The first of the solo exhibitions—from photography to inventive use of text—by senior studio art majors in the Department of Art and Art History will open Wednesday, March 31, in the Gallery at the Art and Music Library at the University of Rochester.
Sara Missel works primarily with text and addresses the translation of ideas and emotions into words and their relation to the visual. Her projects, which will remain on display until April 6, employ a variety of materials that layer meaning and challenge viewers.
Matt Ellsworth makes use of photography to emphasize or invent visual pattern and the pattern of everyday ritual where it may not at first be evident. Ellsworth's work questions where repetition and symmetry ends and obsession and compulsion begins. His work will be shown from April 9 to 14.
Jae Yoon utilizes both digital output and Internet-based approaches in the making of his art. In one body of work, he constructs his thesis by hybridizing advertising slogans and publicity pictures in unexpected combinations. His work, which will be on display from April 17 to 22, often addresses the depth of the American culture's connection to the corporate.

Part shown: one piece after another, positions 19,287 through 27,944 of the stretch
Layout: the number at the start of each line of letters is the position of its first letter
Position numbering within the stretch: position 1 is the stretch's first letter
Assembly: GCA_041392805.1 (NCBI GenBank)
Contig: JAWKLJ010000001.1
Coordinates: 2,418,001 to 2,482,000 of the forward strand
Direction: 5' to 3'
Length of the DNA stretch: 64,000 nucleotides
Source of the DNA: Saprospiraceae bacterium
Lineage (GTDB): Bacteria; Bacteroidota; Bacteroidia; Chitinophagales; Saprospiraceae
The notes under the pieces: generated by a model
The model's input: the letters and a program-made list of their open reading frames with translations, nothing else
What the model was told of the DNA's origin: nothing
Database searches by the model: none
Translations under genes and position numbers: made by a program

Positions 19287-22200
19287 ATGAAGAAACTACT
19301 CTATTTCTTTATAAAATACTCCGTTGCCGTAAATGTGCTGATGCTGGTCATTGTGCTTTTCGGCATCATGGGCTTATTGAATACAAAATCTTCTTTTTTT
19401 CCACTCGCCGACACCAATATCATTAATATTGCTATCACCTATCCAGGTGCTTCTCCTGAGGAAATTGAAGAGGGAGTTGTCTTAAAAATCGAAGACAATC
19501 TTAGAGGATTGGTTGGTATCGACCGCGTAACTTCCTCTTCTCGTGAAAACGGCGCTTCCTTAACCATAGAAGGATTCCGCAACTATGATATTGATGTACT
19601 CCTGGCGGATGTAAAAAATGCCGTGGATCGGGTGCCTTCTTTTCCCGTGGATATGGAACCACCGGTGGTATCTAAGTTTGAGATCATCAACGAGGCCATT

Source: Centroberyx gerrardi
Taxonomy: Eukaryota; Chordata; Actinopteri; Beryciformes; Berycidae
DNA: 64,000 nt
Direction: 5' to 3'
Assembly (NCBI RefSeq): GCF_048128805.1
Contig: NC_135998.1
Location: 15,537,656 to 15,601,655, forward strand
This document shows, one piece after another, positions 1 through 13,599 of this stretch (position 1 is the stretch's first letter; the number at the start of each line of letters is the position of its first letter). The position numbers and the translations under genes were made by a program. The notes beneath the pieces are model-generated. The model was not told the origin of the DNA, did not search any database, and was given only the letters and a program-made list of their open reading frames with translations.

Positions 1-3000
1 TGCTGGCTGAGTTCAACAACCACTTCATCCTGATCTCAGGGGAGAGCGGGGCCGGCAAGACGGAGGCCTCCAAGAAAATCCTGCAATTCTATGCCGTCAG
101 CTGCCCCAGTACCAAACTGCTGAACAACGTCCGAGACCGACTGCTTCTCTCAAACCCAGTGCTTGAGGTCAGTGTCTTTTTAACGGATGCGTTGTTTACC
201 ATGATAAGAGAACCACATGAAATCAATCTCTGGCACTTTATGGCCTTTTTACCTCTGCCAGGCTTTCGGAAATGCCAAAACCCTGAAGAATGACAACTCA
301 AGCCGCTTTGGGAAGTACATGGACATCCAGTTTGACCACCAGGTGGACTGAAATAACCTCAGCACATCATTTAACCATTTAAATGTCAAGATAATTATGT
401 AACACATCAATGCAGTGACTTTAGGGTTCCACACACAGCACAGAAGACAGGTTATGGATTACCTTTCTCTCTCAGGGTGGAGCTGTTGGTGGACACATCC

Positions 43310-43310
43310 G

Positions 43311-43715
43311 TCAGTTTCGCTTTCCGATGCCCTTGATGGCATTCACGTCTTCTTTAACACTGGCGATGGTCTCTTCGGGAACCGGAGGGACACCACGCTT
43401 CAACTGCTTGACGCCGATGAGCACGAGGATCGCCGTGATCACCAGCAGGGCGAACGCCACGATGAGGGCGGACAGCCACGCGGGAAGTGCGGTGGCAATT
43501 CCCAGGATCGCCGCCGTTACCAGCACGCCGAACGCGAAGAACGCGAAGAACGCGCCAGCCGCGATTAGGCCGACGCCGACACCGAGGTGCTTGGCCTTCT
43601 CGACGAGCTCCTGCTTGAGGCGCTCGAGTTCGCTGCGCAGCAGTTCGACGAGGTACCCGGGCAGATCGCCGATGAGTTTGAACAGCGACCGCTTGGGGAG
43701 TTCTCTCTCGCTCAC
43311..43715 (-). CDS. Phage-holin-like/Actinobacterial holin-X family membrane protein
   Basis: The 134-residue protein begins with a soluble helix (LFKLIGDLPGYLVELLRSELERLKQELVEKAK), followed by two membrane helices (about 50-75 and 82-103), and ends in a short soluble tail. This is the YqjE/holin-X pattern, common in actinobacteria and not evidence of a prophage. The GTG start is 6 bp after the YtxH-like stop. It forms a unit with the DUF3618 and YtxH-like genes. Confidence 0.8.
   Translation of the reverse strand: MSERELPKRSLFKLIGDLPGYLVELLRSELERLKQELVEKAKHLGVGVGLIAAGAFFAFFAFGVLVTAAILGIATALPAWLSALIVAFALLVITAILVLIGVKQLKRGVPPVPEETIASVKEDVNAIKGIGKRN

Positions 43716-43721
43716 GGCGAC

The art of Kimberly Hampton attempts to address the bridges between our organic reality and its digitized simulacrum by incorporating and juxtaposing materials from both realms. By taking an object through several reproductions, she draws attention to the substance of the object itself and how our conception of it is skewed through the filter of a digital world that is becoming increasingly virtual. Her exhibit will be shown from April 25 to 30.
In the final show, Stacey Hunt will display her computer animation that extends and amplifies everyday occurrences. Her work is humorous and dark. While she vents, she sarcastically exaggerates common events that irritate us. Her exhibit runs from May 3 to 8.
Last fall, seniors John Breedy and Liz Thi exhibited their work. Breedy's large-scale charcoal drawings offered character studies that spanned the gamut from humorous to menacing. Thi's work confronted her identity as a female Asian and the dilemma posed by her immediate cultural situation and the expectations of her traditional ones.
The hours of the gallery, which is located on the ground level of Rush Rhees Library on the University's River Campus, are 9 a.m. to 10 p.m. Monday through Thursday, 9 a.m. to 6 p.m. Friday, and noon to 10 p.m. Saturday and Sunday. The exhibits are free and continue through May 8. For more information, contact (585) 275-4476.